OTTAWA, Ontario: Even though legislation to send striking CP employees back to work isn’t be introduced to the House of Commons until after 3:00 PM EDT, the build-up to the event has been an all-day affair.
Separate, press conferences were held by both the Teamsters Canada Rail Conference (TCRC) and by a selection of federal government ministers. There was also ongoing debate in the sparsely attended session in the House, leading up to the introduction of the legislation.
During the Teamsters’ press conference, TCRC vice-president and chief negotiator Doug Finnson, addressed one of the key sticking points between the two parties: pensions.
“We’re not asking to expand our pension, we’re fighting to protect our pension. We’re fighting for our lives here. We spent our entire lives paying for this. If anybody expects the teamsters and the workers to sit down for this, they don’t know who we are,” he said. “We’re not going to give it to the shareholders to squander it.”
As for the back-to-work legislation and the government’s intervention in the labour dispute, he accused CP of stalling and bargaining in bad faith, hoping to force the government’s hand.
“We’re not blaming the government for trying to get the process to work, but we don’t agree with the legislation they are trying to pass. But if they [CP] have discussions with the government, we are blaming them. They’re a private company that is making profits.”
He added that any back-to-work legislation is an attack on collective bargaining and on unions.
“The only way to stop the situation is to stop intervening into the collective bargaining process and unfairly favouring the employers. CP won’t be isn’t the first and certainly won’t be the last company, to turn to back-to-work legislation.”
As to what the Teamsters’ next moves would be, Finnson said he’d have to give it some thought.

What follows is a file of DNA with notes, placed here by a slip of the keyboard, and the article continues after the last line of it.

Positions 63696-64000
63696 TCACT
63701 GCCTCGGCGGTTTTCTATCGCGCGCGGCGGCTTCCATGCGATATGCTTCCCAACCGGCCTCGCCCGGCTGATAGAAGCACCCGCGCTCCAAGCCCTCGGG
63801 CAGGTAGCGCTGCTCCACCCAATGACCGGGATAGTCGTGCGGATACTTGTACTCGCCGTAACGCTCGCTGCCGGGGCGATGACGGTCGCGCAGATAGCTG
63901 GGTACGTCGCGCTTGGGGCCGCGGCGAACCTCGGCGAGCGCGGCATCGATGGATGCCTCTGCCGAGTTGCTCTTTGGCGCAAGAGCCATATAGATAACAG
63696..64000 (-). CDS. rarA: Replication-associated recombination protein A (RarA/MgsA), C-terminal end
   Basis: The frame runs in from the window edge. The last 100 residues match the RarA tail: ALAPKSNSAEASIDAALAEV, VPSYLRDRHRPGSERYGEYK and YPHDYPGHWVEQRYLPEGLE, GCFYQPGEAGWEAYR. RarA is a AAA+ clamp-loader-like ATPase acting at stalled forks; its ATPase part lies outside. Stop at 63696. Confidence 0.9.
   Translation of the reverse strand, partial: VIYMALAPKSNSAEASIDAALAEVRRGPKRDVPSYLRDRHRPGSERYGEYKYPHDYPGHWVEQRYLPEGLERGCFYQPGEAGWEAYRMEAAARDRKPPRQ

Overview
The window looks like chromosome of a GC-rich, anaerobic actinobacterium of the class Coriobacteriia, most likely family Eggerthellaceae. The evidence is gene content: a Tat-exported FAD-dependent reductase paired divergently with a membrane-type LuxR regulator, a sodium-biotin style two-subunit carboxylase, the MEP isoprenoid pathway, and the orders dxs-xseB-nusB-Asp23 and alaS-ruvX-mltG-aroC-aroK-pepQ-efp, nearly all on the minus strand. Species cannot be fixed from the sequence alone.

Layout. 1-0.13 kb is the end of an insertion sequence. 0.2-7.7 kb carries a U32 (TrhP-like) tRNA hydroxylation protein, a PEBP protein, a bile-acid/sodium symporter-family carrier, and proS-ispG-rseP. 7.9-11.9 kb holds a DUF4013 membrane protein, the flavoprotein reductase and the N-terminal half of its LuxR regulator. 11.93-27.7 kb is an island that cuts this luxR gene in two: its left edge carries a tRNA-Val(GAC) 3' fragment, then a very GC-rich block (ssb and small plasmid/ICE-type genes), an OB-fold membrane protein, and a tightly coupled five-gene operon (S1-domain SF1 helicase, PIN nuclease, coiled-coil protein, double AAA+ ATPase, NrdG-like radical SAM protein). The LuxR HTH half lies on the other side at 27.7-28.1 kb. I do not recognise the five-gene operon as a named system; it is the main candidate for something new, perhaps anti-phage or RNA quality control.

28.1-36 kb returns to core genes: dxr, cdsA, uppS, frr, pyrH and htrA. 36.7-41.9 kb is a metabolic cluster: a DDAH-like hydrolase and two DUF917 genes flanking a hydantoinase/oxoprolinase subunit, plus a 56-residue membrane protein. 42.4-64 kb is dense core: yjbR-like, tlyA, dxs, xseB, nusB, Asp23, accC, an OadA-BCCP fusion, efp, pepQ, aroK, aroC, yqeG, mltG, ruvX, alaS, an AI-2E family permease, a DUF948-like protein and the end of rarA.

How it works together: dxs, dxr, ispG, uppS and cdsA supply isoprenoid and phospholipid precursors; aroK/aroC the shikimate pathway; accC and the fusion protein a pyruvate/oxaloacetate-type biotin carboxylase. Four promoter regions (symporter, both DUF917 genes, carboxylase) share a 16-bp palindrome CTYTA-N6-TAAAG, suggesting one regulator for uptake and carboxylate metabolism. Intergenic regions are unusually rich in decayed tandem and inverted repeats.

“We’re going to have a look at the legislation first. It depends on what kind of arbitration there is—if there any conditions placed on the arbitrator.
“If the government unfairly favours the employer for some reason, we’ll have to face that, so I don’t know what it will be.”
One definite action it has taken, however, is a planned demonstration on Parliament Hill on Tuesday, May 29 at 1:00 PM EDT.
During the government’s press conference, labour minister Lisa Raitt, outlined her plan to deal with the situation.
“We have started a procedural motion to guide what the debate will be,” she said, adding the motion would be introduced shortly after 3:00 PM EDT. “From past precedent we’d like to see CP Rail roll on Thursday, but we’d like it sooner, quite frankly, and that’s the message today….We are on day six and we take this very seriously.”
Raitt was backed up by a handful of ministers including minister of agriculture, Gerry Ritz, minister of state for agriculture, Christian Paradis, minister of natural resources, Joe Oliver, and minister of transport, infrastructure and communities, Denis Lebel.
All of the ministers stressed the economic reasons for imposing the back-to-work legislation.
“A disruption in the supply network would affect every company in the chain from the smallest to the largest,” said Lebel. “These impacts would reach far beyond the estimated $30 to $50 million dollars a day in lost productivity and expenses. Companies that cannot fill orders risk position and reliability in the global market place. Retailers with no product will risk losing customers. And factories with no means to deliver will risk having to shut down production which will risk hundreds of thousands of of jobs across the country.”
Earlier in the day, Raitt stood before the House of Commons and outlined some of the government’s economic justifications for introducing the legislation.